When it came to the cupcakes themselves, Jennifer told me that all the recipes were originally perfected at her home and once she started baking in the van she realized that they just wouldn’t work.  The temperature and humidity difference of cooking outside by the ocean completely wrecked her cupcakes and ended up causing her to reformulate every single one.  Luckily she pulled through and came up with a cupcake that is moist and a frosting that stays on top even in the burning sun and salty air.  The other amazing thing to realize is that Jennifer never wanted to open a restaurant… it’s true.  It turns out that her father had a restaurant when she was a child and the family pitched in to work to keep everything up and running.  That amount of stress was something she never wanted to put herself through again and instead focused on marketing.  Even though the work is hard, she told me that she is happy she went through with the idea and started the shop.  It allows her the chance to express her creativity and make people happy… and isn’t that what it’s all about?

Queen Bee

Great advice

Queen Bee

Ooh... sprinkles!

Queen Bee

More frosting...

Queen Bee

If given lemons...

Over the past few months I’ve gotten the chance to sample a good twelve flavors or so and each one is very unique.  They have a set of “everyday favorites” which consists of key lime, chocolate w/ chocolate frosting, chocolate w/ pink vanilla frosting, vanilla w/ chocolate frosting and vanilla w/ pink vanilla frosting.  Along with these, they usually have between one and three “special” cupcakes of the day that range from coconut to vegan chai latte.  You never really know what the special will be and I’ve yet to show up to something I’ve had before.  My top three flavors (so far), in no particular order, are coconut, Italian cream, and salted caramel.  Jess, on the other hand, has only one true love: Coconut.  Not only is it her favorite flavor, she requests a half-dozen if they happen to be the special that day.  I’ll admit, that is one of their best flavors and usually one of the first to sell out when they have them.  Along with cupcakes, Queen Bee also serves up a nice, fresh-squeezed lemonade like mom used to make… how nice is that?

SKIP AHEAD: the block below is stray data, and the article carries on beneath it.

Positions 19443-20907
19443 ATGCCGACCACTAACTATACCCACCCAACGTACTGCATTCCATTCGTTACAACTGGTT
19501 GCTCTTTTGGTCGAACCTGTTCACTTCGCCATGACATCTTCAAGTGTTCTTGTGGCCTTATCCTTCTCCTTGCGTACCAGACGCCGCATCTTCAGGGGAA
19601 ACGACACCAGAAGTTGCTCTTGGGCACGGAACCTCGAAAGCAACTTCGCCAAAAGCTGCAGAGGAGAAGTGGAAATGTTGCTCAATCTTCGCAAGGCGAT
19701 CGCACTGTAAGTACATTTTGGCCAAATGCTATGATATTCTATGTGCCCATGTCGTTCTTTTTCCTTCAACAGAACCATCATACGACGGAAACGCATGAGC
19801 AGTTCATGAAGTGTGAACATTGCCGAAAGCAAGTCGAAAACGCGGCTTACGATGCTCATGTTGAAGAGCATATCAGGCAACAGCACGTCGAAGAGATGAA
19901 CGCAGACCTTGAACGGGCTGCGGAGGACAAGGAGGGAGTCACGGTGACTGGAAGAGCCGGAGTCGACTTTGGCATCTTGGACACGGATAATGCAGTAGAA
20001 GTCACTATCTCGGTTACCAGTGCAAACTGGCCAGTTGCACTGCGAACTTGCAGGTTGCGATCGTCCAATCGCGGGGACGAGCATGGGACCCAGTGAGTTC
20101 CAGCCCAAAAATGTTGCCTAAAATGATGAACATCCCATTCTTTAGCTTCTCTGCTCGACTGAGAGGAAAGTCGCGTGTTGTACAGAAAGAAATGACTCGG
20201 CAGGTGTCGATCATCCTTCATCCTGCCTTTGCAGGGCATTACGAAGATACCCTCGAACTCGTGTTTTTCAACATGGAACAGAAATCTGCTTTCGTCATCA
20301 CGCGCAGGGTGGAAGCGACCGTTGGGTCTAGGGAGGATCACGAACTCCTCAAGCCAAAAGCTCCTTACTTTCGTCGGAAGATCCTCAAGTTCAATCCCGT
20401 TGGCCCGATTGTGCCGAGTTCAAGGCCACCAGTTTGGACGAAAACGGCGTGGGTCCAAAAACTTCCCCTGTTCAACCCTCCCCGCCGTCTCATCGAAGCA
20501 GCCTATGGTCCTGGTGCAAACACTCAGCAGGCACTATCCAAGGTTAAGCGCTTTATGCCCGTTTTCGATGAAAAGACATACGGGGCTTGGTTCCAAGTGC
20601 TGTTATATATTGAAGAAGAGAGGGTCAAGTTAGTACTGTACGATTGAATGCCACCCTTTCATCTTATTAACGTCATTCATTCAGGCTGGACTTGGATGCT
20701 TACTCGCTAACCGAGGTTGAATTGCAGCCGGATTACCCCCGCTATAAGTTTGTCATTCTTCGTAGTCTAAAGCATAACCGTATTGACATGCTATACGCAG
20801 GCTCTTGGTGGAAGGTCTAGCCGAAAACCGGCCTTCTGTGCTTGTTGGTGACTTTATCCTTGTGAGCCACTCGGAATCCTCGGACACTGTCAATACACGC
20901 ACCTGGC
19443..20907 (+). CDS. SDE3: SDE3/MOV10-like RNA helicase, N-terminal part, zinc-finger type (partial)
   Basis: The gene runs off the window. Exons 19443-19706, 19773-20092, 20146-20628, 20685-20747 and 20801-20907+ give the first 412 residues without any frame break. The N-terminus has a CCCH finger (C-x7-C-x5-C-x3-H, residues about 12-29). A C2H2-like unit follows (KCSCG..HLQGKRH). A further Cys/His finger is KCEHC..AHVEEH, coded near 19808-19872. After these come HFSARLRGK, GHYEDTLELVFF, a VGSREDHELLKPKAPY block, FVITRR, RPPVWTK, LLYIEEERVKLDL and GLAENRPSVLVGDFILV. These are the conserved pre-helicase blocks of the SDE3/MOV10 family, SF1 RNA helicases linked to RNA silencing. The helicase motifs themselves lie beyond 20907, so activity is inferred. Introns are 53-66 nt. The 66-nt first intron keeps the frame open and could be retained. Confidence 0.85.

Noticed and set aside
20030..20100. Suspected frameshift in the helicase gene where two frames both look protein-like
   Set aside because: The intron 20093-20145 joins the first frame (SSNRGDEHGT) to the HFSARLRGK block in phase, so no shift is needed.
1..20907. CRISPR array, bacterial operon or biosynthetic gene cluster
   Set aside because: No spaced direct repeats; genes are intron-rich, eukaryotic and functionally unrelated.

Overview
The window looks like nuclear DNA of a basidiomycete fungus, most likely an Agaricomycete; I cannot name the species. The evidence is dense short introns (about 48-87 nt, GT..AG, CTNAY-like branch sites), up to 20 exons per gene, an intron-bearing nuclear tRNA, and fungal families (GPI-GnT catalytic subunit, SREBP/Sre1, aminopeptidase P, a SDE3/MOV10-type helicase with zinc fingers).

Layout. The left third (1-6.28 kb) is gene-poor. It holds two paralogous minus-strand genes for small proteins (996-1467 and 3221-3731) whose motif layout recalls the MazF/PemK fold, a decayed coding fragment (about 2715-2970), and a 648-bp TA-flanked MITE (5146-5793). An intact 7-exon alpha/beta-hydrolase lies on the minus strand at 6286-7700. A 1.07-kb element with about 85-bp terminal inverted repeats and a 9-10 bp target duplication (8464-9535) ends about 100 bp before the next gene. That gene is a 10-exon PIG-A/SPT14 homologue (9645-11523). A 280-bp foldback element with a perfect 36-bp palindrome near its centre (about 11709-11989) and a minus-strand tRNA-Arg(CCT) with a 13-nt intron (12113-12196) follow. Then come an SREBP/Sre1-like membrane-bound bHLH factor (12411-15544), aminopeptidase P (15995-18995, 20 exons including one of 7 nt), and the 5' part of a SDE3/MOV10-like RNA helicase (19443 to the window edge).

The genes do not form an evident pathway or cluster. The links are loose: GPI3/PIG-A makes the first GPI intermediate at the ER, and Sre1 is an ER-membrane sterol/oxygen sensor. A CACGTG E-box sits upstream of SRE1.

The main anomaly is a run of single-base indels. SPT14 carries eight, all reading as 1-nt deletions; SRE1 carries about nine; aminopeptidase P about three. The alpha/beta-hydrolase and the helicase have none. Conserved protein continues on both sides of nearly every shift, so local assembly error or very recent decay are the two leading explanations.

Queen Bee

Oh my...

Queen Bee


Queen Bee

Cupcakes 4ever

Queen Bee

Half done

If you’re ever around the gulf coast, be sure to take a trip over to see Jennifer and the others that help make these awesome snacks.  They’re open from 10:00 am – 9:00 pm, seven days a week… sometimes even earlier, so you have plenty of time to stop by.  So, if you’ve visited the shop, please tell me your favorite cupcake as I’ve not tried them all.  In fact, why doesn’t everyone share their favorite cupcake flavors… perhaps they’ll find themselves being sold in a van down by the ocean.

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Kitchen Witch’s Whoopie Pies

Today is Food Geekery’s One Year Anniversary!  Yep, one year ago today this site came online (though it wasn’t completely live for a couple of months) and over 70 articles later we’re still going strong!  I really want to thank all my readers and twitter followers for being so great as I stumble around the world of food.  I still have absolutely no idea what I’m doing, but I’m learning a lot and that’s the most important thing!  When it came to today, I wasn’t going to do anything special to celebrate, but then, what’s this?

A present?

Perishable is a good sign!

A present?

Spookily tasty!!

A present?

I love little notes like this!

A quite perishable present?  For me?  Whatever could it be?  Kitchen Witch, eh?  Hmmm… I’ve got a very good feeling about this!!  Yes!!  Whoopie pies!!!  Perhaps one of my favorite chocolate “cakes” of all time!!  Courtesy of Casey over at Kitchen Witch.




Wow... no artificial ingredients!